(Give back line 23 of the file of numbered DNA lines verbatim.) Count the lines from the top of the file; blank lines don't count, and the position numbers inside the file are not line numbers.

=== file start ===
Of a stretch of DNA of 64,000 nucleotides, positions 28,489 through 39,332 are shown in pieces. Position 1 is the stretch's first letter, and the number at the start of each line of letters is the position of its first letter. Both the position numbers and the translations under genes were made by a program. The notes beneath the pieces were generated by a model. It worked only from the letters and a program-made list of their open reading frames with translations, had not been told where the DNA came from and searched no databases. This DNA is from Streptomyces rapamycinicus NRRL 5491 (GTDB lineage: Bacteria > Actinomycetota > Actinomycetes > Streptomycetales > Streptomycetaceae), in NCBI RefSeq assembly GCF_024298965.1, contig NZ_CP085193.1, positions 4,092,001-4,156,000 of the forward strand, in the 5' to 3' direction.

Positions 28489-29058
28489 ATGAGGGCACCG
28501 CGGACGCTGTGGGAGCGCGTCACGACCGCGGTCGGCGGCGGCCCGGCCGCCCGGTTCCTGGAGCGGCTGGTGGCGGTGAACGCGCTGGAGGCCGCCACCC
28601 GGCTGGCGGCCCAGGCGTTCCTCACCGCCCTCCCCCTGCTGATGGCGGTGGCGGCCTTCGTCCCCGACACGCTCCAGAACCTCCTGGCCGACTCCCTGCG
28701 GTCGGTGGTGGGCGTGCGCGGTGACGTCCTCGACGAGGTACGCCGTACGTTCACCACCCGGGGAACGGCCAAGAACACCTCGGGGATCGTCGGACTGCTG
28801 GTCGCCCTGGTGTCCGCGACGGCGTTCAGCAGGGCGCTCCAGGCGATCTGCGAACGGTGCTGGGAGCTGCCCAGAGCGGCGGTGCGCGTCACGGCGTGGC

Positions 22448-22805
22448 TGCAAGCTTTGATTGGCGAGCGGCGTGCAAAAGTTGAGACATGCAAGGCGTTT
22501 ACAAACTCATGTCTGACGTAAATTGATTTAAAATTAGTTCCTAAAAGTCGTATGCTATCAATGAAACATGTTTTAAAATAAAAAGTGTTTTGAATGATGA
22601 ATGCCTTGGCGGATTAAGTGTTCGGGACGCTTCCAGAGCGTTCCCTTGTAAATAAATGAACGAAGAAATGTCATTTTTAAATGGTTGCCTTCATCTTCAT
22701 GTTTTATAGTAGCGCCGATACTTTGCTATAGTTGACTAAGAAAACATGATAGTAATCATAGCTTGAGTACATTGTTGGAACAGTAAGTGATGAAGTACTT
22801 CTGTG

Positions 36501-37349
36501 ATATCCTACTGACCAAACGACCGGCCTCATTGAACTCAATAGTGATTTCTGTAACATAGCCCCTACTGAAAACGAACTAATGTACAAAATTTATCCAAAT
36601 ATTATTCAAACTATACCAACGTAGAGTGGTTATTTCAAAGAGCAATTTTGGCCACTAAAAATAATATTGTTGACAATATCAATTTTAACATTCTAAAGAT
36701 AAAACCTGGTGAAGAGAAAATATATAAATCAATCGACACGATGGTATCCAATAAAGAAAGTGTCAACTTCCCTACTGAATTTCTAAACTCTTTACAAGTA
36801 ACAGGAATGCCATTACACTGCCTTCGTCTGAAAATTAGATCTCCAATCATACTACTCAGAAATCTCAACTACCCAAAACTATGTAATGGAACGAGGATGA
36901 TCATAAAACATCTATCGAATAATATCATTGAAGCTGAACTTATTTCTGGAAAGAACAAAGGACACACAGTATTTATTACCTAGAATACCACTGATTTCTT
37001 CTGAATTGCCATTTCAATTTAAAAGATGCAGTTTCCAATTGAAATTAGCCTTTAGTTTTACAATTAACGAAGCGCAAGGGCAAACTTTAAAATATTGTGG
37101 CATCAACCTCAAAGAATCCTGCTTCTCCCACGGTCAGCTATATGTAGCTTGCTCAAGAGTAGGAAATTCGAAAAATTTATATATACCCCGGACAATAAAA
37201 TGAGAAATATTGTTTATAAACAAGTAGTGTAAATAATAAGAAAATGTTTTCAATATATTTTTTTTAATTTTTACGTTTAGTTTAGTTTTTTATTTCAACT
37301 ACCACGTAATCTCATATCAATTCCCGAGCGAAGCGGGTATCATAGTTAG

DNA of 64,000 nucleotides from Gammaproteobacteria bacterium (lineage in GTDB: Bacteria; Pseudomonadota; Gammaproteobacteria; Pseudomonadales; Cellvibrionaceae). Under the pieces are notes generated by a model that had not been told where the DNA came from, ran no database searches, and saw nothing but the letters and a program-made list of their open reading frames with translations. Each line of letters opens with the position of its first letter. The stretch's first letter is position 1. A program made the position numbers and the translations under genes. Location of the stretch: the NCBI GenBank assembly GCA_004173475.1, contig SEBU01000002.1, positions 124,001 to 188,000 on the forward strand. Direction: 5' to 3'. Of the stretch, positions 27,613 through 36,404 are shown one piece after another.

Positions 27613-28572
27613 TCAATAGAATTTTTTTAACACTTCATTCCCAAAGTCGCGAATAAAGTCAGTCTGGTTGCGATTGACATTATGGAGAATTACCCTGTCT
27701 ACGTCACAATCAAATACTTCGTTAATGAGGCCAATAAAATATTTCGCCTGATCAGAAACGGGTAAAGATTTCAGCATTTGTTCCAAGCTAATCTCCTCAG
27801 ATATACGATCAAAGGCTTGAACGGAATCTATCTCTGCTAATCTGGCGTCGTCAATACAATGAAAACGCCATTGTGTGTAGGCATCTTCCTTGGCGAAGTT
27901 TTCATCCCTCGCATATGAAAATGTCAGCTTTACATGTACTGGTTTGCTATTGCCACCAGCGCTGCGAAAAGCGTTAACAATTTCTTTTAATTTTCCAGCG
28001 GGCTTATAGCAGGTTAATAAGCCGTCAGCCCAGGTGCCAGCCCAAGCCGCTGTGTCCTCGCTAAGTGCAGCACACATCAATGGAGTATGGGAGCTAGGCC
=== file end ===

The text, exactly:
37301 ACCACGTAATCTCATATCAATTCCCGAGCGAAGCGGGTATCATAGTTAG